If you're experiencing the burning and pain of a urinary tract infection, it's understandable why you'd look to potential natural remedies like cherry juice for UTI relief.
However, there's no clinical evidence to suggest tart cherry powder, cherry juice or any other cherry product can help with bladder infections or UTIs. Some people may confuse cherry juice with cranberry juice, which has a much broader — although conflicting — set of clinical studies to back its use for urinary tract infections.
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Here, learn about the benefits of tart cherry juice along with the best time to take tart cherry juice versus cranberry juice.
First, What Are UTIs?
A urinary tract infection, or UTI, can affect any part of the urinary system, including the bladder, kidneys, ureters or urethra, according to the Department of Health and Human Services (HHS). People with uteruses are particularly at risk because of their shorter urethras, which open right next to the anus and vagina — both ready sources of bacteria — and ultimately allow bacteria quicker access to the bladder.
Symptoms of a UTI can include the following, per the Centers for Disease Control and Prevention (CDC):
- Pain or burning while urinating
- Frequent urination (including getting up to pee at night)
- Feeling the need to urinate despite having an empty bladder
- Bloody, cloudy or strong-smelling urine
- Pressure or cramping in the groin or lower abdomen
Does Cherry Juice Help a UTI?
There is no evidence that cherry juice or any other form of cherry product will help relieve or prevent a UTI or bladder infection.
The typical course of treatment for a UTI begins by visiting your doctor, who will prescribe a course of antibiotics to clear up the infection and perhaps an over-the-counter product for UTI symptom relief, such as AZO or a non-steroidal anti-inflammatory drug (NSAID) like Advil for pain. They may also suggest drinking lots of fluids to help flush out the bacteria, per Michigan Medicine.
Cherry juice can be among these fluids because cherries aren't known to irritate the bladder, but there's also no particular benefit to drinking cherry juice rather than plain water.
And keep in mind that beverages high in sugar — which could include some types of cherry juice — might contribute to UTI symptoms, according to a June 2013 study in the American Journal of Epidemiology. So you may want to limit your intake.
Whatever you decide to drink in the meantime, it's important to see your doctor as soon as possible for treatment. If left untreated, a UTI or bladder infection could move into your kidneys and cause permanent damage to your health.
Over-the-counter supplements, including cherry supplements, can sometimes interact with medications or have unexpected side effects, especially if you have a health condition. Always talk to your doctor before taking a supplement.
What About Cranberry Juice for UTIs?
Cranberries have been studied more than any other fruit for their usefulness in treating urinary tract infections. But the clinical evidence for cranberry's usefulness in promoting a healthy urinary tract is conflicting, according to the Cleveland Clinic.
One big problem? The research many people point to — a June 2016 study in the American Journal of Clinical Nutrition — was funded by Ocean Spray, a company that sells cranberry juice. The conflict of interest calls the study results into question.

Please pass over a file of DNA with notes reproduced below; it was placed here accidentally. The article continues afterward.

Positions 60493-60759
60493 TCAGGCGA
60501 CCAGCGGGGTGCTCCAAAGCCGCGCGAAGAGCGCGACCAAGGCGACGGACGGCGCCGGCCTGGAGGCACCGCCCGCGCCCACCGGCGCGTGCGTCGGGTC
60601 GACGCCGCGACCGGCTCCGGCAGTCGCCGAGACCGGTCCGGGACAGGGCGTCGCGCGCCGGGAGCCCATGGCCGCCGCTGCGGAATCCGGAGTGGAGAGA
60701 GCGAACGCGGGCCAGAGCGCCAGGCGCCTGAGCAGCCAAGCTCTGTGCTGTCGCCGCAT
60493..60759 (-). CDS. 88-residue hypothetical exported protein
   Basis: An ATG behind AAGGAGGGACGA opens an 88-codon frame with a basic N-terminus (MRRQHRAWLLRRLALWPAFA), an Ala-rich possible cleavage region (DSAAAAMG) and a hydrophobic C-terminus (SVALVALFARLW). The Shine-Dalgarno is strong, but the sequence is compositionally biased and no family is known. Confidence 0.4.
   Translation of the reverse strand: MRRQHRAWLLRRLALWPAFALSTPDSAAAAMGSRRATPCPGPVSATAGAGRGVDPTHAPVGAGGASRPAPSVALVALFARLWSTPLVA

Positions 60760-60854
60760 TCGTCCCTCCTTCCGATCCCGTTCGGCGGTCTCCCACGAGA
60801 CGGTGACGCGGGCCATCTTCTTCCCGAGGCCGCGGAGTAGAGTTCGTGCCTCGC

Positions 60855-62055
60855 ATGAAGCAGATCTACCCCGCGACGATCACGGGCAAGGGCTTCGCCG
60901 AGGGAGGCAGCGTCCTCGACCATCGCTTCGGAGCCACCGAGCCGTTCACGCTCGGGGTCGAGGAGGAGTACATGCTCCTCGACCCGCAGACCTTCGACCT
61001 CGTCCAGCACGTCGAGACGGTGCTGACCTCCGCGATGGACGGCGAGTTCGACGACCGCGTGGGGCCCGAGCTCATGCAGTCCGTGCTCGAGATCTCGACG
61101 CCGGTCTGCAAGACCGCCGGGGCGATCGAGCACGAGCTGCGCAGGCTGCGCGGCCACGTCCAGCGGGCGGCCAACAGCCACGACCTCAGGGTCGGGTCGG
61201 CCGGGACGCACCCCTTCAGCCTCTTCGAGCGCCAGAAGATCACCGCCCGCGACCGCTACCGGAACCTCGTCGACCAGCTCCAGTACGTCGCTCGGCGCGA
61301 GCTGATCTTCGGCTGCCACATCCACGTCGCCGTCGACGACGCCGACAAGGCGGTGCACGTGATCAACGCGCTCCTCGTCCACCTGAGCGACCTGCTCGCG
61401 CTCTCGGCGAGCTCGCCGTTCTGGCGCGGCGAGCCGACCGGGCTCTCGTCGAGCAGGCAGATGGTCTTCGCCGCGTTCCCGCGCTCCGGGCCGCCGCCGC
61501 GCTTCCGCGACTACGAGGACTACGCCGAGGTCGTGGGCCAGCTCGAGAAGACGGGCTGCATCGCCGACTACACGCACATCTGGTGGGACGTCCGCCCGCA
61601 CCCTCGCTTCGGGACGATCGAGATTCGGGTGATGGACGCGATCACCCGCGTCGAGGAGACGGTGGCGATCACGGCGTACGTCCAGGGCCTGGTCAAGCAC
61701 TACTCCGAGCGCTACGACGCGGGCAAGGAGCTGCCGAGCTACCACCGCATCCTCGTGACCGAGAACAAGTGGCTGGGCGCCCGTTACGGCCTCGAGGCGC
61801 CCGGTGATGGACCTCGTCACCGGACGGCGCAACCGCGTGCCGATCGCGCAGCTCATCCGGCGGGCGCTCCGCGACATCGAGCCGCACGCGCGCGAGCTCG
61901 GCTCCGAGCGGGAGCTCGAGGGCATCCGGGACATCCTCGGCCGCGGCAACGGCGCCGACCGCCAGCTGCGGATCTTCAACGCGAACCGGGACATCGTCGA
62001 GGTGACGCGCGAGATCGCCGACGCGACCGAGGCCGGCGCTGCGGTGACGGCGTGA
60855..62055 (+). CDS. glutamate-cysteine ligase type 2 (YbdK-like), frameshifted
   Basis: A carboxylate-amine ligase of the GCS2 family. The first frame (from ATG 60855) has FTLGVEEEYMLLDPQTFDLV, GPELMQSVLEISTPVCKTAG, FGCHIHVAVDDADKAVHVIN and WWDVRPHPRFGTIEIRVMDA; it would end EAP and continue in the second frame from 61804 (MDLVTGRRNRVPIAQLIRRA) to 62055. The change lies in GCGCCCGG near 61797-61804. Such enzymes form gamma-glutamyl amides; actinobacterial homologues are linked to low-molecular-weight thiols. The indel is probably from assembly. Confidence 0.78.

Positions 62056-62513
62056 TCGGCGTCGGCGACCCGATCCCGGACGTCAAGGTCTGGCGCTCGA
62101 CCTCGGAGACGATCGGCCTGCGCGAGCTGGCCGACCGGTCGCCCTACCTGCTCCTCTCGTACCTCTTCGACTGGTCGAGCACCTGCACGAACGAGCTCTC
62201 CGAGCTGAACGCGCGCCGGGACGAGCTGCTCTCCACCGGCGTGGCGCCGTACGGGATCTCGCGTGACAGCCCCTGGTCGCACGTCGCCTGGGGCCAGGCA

Beyond that, some reviews have found cranberry to be an effective way to manage recurring UTIs, while other reviews have found no such connection.
As with cherry juice, you can drink cranberry juice to stay hydrated when you have a UTI, but it's best to limit your intake and choose juices without added sugar.
What Else Helps With a UTI?
The only clinically proven way to treat a urinary tract infection is to take a course of antibiotics as prescribed by your doctor. While you're waiting to see your doctor or for the antibiotics to take effect, you should stay hydrated and consider taking an over-the-counter pain reliever to ease your symptoms.
If you struggle with recurring UTIs, though, there are several things you can do to help prevent an infection, according to the Cleveland Clinic:
- Wipe properly: Especially if you have a vagina, make sure to wipe from front to back to keep bacteria from your anus away from your urethra.
- Stay regular: Having constipation or diarrhea can up your chances of getting a UTI, so take steps to keep your bowel habits regular: Stay hydrated, eat a high-fiber diet and get regular exercise.
- Drink water: Getting enough fluids can help flush out bacteria that could potentially lead to an infection.
- Choose your contraceptive wisely: Avoid spermicide or barrier contraceptives like a diaphragm; talk to your doctor about other options.
- Talk to your doctor: Speak with your health care provider about prescription options that might work for you, such as topical estrogen for postmenopausal people or a single dose of oral antibiotic that can be taken before or after sex.
- HHS.gov: "Urinary Tract Infection"
- Michigan Medicine: "Urinary Tract Infections in Teens and Adults"
- CDC: "Urinary Tract Infection"
- American Journal of Epidemiology: "Intake of Caffeinated, Carbonated, or Citrus Beverage Types and Development of Lower Urinary Tract Symptoms in Men and Women"
- Cleveland Clinic: "Can Cranberry Stop Your UTIs?"
- USDA: "Cherry juice, tart"
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Is this an emergency? If you are experiencing serious medical symptoms, please see the National Library of Medicine’s list of signs you need emergency medical attention or call 911.